Oklahoma House gives final approval to FY20 budget bill
May 8, 2020
OKLAHOMA CITY (AP) — The Oklahoma House on Thursday passed a general spending bill and sent it to the governor, who wasn't involved in budget negotiations and hasn't indicated if he'll sign it.
The House voted 77-23 along party lines, with Democrats opposed, but the measure passed both chambers by veto-proof margins.
The $7.7 billion spending plan for the fiscal year that begins July 1 cuts most state agencies by 4%. Budget writers tapped into savings and agreed to temporarily divert payments to the state's public pension systems and a road-and-bridge program to prevent deeper cuts.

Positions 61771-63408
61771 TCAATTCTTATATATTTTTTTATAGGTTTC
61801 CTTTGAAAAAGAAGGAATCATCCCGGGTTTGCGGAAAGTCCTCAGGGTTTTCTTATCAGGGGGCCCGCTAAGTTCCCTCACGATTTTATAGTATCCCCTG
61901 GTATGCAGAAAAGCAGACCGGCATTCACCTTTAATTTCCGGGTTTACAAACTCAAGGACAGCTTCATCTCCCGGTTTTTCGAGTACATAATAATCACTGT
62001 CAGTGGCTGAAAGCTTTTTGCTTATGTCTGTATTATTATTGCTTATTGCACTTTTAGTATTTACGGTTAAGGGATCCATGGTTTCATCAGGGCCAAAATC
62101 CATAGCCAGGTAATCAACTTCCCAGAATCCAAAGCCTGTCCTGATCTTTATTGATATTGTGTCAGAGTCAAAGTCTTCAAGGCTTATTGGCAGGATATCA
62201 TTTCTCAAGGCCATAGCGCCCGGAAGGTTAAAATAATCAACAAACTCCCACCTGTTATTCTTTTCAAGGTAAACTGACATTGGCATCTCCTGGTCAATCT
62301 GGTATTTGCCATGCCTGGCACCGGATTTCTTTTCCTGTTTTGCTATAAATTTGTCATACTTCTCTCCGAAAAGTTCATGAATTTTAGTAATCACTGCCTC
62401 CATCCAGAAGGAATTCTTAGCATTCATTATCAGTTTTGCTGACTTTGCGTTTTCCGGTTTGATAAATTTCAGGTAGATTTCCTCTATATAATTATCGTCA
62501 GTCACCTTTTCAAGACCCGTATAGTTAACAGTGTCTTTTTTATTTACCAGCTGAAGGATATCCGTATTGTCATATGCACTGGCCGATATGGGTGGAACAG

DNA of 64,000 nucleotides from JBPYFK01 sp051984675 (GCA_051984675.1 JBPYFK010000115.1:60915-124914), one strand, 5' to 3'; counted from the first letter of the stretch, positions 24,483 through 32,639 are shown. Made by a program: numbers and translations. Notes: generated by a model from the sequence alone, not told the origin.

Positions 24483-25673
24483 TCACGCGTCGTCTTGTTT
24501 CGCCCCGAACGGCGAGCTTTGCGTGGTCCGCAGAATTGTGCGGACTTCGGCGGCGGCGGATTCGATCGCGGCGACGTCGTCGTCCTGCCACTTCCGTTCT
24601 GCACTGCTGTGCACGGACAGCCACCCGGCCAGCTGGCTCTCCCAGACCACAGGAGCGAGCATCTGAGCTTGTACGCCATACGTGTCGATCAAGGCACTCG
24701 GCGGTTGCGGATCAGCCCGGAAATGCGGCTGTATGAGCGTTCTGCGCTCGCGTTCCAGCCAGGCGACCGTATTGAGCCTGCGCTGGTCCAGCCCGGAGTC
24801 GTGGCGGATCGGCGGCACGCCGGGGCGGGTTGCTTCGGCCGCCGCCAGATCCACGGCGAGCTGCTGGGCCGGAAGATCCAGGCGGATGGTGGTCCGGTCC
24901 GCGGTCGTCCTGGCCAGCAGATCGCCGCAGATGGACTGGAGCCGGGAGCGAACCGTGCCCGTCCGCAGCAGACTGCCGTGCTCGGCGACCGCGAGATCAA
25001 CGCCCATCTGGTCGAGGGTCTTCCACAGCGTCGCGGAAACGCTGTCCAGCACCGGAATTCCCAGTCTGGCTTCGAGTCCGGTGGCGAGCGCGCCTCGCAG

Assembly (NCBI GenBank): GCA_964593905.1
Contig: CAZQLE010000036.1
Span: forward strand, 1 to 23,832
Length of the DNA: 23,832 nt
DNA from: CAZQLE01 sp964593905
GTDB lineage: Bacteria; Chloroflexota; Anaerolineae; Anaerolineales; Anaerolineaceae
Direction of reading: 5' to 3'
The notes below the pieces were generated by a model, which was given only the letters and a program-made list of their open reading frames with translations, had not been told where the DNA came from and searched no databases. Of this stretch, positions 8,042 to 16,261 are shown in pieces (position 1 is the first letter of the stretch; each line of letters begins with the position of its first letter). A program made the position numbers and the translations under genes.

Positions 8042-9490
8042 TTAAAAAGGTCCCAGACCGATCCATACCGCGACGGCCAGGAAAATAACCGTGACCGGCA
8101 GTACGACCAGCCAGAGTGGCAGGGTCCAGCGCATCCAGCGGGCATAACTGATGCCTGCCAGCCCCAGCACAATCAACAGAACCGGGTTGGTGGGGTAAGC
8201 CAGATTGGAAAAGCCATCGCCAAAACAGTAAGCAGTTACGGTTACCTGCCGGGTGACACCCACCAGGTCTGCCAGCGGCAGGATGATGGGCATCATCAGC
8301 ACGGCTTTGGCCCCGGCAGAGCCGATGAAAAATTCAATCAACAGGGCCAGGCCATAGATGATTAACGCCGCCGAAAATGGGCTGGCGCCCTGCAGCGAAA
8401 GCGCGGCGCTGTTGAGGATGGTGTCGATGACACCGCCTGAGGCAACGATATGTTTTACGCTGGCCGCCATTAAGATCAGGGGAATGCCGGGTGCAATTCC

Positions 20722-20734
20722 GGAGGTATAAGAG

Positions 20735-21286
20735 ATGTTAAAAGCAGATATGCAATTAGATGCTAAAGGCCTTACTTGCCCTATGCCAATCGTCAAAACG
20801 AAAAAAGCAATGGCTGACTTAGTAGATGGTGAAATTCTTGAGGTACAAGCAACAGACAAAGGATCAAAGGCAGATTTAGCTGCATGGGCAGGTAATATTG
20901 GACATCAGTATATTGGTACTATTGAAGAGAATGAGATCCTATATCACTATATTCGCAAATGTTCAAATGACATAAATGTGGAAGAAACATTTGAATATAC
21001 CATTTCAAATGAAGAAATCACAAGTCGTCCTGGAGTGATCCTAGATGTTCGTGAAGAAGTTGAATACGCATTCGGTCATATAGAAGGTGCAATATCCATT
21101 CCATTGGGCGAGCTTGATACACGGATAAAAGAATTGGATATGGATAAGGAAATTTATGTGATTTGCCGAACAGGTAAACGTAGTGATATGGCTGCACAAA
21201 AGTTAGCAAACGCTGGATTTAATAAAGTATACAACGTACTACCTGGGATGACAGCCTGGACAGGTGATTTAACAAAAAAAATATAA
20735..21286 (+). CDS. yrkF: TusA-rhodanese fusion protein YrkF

Republican Gov. Kevin Stitt said Wednesday his office was still reviewing the plan and that he hadn't decided whether to sign it.
"They write the budget," Stitt said of lawmakers. "If I don't think it's a good deal for Oklahoma, I'll veto it and explain what my problems are with the budget."
The funds being diverted from the public pension systems are additional payments the state has been making to improve their solvency, and the plan is to repay the diverted funds once the economy rebounds.
Negotiations between the governor and GOP-led Legislature broke down in March during a dispute over funding for one of the governor's priorities to upgrade the state's computer system.